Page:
RED BANK: SECOND FIREHOUSE REDO PLANNED

The former Independent Engine House on Mechanic Street. (Photo by John T. Ward. Click to enlarge.)

By JOHN T. WARD

Red Bank could see two nearly identical former firehouses getting makeovers in coming months.

The new owner of the former Independent Engine Company firehouse, at 32 Mechanic Street, is planning to create commercial space in the bay where firetrucks were once parked.

John Cocozza of Ross Brewing Company, which is about to begin converting former Liberty Hose Company firehouse at 40 White Street. (Photo by John T. Ward. Click to enlarge.)

David Glassberg of Little Silver was the high bidder of four in August, 2016, when the borough auctioned off the Independent house, opposite Globe Court. He got the property for $393,000.

Through Firehouse 93 LLC, which he controls, Glassberg is now seeking variances to convert the first floor of the two-story structure to commercial space. He also plans to turn the second floor into an apartment, and expand up from a one-story portion at the rear of the building.

Glassberg’s plan requires a use variances and a waiver for a parking shortfall, with four spaces provided for a project that requires 16, according to borough calculations. The request is on the borough zoning board agenda for next Thursday.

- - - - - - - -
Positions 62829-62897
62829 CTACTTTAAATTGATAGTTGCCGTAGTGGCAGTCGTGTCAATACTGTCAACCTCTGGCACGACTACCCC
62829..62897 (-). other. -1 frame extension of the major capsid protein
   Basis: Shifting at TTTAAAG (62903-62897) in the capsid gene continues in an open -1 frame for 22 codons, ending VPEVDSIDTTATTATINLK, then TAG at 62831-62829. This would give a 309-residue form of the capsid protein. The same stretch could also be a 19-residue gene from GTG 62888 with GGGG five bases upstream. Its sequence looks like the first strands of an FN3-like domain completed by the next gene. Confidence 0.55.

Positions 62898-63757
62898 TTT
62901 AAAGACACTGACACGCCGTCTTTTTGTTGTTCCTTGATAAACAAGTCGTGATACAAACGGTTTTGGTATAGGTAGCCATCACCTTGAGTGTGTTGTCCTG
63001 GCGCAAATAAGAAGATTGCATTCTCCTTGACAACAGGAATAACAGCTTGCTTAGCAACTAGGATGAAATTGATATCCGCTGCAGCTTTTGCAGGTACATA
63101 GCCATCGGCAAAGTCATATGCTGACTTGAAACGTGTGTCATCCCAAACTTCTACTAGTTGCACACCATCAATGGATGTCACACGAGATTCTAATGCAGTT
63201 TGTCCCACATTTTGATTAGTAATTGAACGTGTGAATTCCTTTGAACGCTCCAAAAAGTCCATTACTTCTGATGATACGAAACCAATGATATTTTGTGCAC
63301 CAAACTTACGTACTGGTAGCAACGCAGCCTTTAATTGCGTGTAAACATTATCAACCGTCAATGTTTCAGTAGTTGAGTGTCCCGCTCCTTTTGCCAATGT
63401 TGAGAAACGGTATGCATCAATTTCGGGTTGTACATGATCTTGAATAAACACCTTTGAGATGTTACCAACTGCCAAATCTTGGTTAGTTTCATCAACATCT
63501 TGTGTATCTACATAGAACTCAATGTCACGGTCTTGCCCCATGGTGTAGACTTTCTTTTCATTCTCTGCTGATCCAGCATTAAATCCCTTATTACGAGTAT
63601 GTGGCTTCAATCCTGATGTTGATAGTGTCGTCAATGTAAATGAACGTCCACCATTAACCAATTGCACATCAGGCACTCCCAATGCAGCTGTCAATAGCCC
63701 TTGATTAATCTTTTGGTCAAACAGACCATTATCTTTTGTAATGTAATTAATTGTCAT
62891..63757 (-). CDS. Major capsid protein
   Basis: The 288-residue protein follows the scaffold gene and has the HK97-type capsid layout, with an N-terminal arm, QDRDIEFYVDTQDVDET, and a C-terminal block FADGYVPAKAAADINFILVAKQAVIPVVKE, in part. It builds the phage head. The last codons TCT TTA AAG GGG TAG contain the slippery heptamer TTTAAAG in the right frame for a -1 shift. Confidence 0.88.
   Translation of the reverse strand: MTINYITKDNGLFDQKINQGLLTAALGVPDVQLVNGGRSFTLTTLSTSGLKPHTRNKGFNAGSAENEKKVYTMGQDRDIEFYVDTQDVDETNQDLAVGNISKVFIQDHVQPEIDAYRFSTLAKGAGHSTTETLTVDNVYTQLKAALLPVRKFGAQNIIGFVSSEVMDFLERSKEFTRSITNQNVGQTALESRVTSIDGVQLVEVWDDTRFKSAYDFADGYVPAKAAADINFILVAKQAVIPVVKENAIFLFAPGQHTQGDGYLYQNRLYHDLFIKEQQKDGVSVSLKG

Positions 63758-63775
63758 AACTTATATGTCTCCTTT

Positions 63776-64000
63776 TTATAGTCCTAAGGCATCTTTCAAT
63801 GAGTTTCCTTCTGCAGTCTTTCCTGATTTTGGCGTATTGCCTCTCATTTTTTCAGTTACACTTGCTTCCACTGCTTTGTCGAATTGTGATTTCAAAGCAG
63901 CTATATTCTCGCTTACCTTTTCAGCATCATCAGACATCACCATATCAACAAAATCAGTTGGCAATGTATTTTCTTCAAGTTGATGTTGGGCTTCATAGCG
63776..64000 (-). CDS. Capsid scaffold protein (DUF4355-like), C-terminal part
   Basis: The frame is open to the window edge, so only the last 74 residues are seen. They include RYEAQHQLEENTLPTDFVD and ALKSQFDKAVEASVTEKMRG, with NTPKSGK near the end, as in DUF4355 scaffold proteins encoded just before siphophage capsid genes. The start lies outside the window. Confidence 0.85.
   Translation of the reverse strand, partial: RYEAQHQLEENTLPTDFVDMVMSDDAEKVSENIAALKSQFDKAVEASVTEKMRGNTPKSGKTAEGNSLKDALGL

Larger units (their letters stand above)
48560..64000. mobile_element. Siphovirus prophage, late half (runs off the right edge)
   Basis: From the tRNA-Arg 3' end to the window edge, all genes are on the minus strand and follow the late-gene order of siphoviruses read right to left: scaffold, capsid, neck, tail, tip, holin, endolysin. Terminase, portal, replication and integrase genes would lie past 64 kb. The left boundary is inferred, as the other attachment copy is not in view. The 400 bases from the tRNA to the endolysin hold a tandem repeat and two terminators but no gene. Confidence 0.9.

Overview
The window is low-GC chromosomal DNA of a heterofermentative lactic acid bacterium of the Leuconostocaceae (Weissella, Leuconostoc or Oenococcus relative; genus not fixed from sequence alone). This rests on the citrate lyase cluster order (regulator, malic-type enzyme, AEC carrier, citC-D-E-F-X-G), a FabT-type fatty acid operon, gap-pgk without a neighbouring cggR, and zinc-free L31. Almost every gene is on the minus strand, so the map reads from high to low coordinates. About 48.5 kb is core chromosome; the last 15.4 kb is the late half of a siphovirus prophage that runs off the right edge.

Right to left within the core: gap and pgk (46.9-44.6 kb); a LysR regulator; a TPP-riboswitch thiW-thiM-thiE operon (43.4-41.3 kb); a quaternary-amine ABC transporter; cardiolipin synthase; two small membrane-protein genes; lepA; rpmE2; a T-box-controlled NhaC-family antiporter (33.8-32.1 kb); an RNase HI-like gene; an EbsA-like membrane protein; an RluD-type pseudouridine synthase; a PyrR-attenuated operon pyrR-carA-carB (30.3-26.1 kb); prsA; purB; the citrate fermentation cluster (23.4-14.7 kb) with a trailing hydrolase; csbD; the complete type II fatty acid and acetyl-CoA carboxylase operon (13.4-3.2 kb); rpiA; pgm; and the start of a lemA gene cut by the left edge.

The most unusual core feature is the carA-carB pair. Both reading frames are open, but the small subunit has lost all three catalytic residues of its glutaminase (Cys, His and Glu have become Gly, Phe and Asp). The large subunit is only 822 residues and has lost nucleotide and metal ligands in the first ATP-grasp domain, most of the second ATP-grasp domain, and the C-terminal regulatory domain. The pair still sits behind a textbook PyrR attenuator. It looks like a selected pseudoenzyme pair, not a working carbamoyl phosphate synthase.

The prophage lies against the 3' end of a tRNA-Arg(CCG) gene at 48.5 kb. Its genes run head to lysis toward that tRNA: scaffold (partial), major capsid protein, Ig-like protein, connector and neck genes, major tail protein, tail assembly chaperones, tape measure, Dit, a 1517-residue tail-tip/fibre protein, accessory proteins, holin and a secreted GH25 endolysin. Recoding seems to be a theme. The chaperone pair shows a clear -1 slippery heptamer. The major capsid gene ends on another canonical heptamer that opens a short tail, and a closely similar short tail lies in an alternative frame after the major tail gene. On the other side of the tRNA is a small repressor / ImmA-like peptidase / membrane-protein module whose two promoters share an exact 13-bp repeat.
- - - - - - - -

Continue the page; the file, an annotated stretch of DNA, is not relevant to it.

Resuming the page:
Glassberg’s original application, filed in September, indicated an intent to install a restaurant on the ground floor, but that’s not what’s up before the board, an official in the borough planning and zoning office said. Additional parking would be needed for a restaurant.

Glassberg, of Little Silver, could not be reached for comment, and his attorney did not respond to an email.

Meantime, Ross Brewing Company principal John Cocozza tells redbankgreen that he’s obtained permits to begin preliminary work creating a brewery at 40 White Street, the former home of Liberty Hose Company. Construction is expected to begin in the spring.

As reported by redbankgreen last August, the start-up has leased the ground floor of the two-story, century-plus-old structure, which is a virtual twin of Glassberg’s building.

Mike Morgan and family acquired the Liberty Hose house at auction for $400,000 in 2014, and won approval for retail use and second-floor apartments in May, 2016.

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